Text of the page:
THSC President Tim Lambert pushed back against the charge that ESAs will lead to future regulation of homeschools: “We will not oppose good bills for fear of bad bills coming later. Instead, we will remain vigilant in the fight for liberty.” But that promise didn’t allay the concerns of some Texas homeschoolers, who set up a new group—Texans for Homeschool Freedom—which has one objective: killing ESAs and other school choice initiatives.
Meanwhile, national conservative groups like The Heritage Foundation and EdChoice support ESAs, publishing position papers highlighting their advantages. They see Texas—with its 5.3 million public school students—as a big prize for the school choice movement. Lindsey Burke, director for education policy at Heritage, says an ESA victory in Texas “could be a tipping point for the whole thing.”
In Texas, passage of an ESA bill seems less likely than it did at the beginning of the biannual session. Even with powerful Lt. Gov. Dan Patrick supporting the ESA bill, the likelihood of passage dimmed when fissures appeared on the GOP side. One Republican representative from Houston declared the bill “dead, dead, dead.”
Lindsey Burke acknowledges the uphill fight. She says school choice advocates can make inroads with public school supporters by emphasizing ESAs as a different way to deliver education funding, not a method for siphoning it away from local classrooms. She thinks teachers might reconsider their opposition once they realize ESA funds could open opportunities for them to teach classes online, supplementing their income.
It might be easier to win over homeschoolers by tweaking the bill. The Arizona ESA law, passed with support from the state’s home educators, distinguishes between families who don’t want ESA funds and those who adopt a more hybrid homeschooling model that includes state funding. Burke hopes Texas lawmakers can work with homeschoolers to come up with a similar compromise.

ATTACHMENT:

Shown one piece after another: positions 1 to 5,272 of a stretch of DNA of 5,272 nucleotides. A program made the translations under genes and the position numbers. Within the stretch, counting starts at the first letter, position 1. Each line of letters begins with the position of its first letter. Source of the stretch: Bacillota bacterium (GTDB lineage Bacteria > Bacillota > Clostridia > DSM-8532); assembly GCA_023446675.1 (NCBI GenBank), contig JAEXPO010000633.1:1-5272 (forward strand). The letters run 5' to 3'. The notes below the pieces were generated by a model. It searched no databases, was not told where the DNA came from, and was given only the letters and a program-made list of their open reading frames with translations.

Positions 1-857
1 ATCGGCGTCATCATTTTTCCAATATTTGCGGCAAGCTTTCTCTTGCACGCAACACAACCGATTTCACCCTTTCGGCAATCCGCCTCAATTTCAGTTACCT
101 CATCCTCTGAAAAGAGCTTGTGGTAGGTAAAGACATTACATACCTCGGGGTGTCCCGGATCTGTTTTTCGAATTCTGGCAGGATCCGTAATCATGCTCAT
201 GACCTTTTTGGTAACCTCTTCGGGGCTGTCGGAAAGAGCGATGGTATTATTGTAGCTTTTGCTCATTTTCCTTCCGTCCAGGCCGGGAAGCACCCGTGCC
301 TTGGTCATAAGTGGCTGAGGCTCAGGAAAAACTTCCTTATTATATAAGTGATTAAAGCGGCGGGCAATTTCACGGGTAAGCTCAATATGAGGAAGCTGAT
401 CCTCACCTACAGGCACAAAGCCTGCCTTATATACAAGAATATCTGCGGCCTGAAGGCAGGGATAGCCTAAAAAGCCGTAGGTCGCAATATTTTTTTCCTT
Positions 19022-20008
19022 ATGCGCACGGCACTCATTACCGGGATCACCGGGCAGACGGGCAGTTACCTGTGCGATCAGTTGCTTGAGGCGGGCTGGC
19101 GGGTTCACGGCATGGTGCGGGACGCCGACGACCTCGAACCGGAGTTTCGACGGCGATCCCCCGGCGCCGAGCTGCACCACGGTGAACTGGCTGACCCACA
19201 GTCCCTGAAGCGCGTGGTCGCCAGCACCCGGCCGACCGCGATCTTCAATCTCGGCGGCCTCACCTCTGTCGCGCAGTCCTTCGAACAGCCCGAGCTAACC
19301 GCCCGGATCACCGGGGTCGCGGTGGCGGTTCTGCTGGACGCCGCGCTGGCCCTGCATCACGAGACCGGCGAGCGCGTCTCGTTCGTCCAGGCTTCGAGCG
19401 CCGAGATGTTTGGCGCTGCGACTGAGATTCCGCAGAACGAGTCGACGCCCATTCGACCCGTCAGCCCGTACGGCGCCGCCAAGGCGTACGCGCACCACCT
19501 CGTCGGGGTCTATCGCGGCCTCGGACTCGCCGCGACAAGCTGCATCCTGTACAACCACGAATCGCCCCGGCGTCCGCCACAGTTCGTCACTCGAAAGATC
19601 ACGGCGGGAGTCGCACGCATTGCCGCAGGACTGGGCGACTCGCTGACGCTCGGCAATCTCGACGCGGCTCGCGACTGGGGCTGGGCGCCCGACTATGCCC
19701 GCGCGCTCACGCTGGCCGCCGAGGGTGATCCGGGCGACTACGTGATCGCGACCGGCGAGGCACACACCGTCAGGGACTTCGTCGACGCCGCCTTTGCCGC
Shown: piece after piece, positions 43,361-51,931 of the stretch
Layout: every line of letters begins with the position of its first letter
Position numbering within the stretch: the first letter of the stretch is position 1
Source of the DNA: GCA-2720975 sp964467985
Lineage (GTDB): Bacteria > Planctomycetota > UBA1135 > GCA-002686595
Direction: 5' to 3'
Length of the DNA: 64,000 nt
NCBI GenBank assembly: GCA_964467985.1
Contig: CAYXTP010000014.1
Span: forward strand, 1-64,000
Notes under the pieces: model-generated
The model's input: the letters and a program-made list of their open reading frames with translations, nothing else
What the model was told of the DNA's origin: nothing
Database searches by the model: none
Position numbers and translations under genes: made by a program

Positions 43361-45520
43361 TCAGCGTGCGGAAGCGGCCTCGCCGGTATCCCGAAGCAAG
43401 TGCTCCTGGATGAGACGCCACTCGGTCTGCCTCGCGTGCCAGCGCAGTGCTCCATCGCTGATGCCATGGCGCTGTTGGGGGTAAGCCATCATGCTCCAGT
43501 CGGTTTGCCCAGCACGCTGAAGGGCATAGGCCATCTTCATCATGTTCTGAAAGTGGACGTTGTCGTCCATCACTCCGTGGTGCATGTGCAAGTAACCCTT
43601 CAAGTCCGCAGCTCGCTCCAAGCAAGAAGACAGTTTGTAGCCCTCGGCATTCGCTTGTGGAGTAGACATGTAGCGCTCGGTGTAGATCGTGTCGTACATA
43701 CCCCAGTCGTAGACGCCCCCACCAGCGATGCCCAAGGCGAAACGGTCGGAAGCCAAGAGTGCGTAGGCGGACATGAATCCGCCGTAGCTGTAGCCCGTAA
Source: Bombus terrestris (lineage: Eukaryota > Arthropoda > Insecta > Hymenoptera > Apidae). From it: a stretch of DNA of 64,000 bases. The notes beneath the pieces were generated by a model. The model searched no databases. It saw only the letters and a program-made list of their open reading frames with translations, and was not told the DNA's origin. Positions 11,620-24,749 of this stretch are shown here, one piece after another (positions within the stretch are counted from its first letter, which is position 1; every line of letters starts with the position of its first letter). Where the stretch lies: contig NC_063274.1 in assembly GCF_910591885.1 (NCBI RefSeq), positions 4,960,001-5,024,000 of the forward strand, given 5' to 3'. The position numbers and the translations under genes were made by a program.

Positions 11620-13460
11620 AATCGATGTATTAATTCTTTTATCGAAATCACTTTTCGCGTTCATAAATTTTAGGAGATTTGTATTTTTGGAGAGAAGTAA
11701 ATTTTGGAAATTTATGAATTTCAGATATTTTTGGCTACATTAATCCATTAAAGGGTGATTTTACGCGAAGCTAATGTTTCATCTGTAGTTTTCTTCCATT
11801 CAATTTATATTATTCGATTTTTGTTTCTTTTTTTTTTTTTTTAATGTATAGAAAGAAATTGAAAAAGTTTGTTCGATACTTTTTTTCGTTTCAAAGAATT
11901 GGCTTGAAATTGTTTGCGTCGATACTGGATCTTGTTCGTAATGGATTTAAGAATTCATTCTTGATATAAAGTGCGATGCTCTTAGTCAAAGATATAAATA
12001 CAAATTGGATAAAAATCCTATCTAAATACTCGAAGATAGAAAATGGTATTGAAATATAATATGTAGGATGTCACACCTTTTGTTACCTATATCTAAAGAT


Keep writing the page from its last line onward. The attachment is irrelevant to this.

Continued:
Ultimately, parents hold the key to ESA acceptance. Angie Franklin admits she hadn’t paid much attention to school choice efforts in the past, and she doesn’t know much about the current ESA initiative. She just knows her son isn’t progressing as he should be. If the Franklins had a blank check, Scott Franklin said, they’d put Seth in a private school for autistic students. They’ve toured two nearby: Both cost about $35,000 a year, but the most they would receive if the ESA bill passed is $6,000.
The Franklins speak quietly so Seth, watching television in the playroom with his brother, won’t hear them. They don’t sugarcoat the challenges he faces—and creates. Several weeks earlier, Seth walked away from home one evening after refusing to do his chores. His parents searched for several hours with the help of neighbors before finally calling the police.
Officers eventually found Seth, seven hours later, at a Walmart across the interstate from his neighborhood. He won’t talk about why he left or what he did while he was gone. But police believe he opened the doors of several unlocked cars along the way. His parents think he was looking for something to wear as the night had turned cool. He didn’t mean any harm, Scott said. But he also knows Seth won’t always be so innocent.
“Sometimes I feel like we’re just educating a future criminal,” he said softly, shaking his head. “I try to explain that to teachers and administrators, but they just don’t get it.”